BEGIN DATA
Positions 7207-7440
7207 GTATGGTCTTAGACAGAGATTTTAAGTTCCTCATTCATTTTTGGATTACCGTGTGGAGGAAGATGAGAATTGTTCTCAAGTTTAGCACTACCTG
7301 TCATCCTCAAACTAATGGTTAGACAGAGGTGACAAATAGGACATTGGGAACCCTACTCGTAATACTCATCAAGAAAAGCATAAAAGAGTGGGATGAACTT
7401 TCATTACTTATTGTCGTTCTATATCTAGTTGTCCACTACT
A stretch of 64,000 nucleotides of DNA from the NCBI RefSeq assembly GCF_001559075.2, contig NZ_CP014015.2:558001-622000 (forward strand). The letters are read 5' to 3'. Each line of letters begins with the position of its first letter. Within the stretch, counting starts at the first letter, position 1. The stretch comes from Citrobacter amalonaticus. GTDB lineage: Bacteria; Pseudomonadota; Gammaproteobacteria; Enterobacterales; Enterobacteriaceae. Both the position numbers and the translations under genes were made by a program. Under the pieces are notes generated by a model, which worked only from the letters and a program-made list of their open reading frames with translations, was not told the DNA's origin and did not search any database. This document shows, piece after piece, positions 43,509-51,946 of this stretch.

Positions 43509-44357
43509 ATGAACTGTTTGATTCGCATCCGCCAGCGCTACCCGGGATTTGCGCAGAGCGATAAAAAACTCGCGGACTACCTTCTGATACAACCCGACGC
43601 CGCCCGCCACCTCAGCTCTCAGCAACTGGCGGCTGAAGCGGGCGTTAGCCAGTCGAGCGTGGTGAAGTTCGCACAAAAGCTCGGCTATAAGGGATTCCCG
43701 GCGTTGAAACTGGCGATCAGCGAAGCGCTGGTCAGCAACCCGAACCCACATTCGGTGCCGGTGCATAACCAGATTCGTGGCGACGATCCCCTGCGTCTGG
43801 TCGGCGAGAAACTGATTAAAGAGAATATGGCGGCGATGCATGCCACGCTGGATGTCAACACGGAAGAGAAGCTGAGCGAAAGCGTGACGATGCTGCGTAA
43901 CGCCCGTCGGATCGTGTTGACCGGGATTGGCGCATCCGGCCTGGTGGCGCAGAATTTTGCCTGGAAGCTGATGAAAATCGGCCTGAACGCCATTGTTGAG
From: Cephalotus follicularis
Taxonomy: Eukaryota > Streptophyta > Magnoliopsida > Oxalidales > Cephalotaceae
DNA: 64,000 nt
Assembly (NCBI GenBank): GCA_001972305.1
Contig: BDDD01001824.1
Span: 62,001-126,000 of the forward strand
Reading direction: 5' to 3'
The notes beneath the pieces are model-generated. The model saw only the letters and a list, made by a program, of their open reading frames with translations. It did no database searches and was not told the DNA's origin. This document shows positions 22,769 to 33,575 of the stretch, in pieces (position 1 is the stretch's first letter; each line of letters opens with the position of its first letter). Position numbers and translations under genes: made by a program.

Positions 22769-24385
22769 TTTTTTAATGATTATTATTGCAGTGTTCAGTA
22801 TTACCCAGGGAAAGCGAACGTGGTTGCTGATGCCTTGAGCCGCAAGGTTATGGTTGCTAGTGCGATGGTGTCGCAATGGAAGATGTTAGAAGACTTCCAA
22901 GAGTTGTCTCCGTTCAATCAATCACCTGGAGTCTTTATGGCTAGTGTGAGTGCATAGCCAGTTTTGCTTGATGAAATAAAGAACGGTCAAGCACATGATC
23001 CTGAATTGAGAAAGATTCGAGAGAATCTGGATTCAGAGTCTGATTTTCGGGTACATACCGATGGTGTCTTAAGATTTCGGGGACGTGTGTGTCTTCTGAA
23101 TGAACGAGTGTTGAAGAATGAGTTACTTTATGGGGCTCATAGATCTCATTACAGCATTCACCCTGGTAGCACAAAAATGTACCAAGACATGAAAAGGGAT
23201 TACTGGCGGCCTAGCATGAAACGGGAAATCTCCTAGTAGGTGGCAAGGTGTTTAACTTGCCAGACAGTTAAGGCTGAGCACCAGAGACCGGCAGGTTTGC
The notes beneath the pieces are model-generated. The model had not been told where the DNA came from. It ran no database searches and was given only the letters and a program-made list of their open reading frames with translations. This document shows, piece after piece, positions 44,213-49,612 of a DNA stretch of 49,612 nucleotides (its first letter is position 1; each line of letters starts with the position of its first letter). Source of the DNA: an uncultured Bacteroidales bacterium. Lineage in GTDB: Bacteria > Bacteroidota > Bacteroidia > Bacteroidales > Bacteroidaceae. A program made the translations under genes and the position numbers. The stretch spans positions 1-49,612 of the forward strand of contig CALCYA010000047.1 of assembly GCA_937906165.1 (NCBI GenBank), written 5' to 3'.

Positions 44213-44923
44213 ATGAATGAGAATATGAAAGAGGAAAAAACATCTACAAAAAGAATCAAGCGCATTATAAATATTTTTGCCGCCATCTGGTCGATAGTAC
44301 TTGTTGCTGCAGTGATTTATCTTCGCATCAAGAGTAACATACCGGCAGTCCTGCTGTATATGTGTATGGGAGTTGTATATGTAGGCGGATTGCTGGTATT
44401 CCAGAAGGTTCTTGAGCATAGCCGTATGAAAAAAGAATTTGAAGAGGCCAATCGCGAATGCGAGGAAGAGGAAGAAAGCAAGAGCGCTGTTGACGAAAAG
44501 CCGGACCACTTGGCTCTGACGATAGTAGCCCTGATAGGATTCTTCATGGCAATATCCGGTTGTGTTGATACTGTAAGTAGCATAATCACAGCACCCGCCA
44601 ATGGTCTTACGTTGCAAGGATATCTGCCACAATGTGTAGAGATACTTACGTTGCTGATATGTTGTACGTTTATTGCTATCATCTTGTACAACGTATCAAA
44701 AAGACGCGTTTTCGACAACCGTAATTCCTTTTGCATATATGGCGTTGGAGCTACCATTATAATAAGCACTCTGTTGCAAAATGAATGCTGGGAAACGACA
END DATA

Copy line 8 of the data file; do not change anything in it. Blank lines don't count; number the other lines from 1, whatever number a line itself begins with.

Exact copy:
43601 CGCCCGCCACCTCAGCTCTCAGCAACTGGCGGCTGAAGCGGGCGTTAGCCAGTCGAGCGTGGTGAAGTTCGCACAAAAGCTCGGCTATAAGGGATTCCCG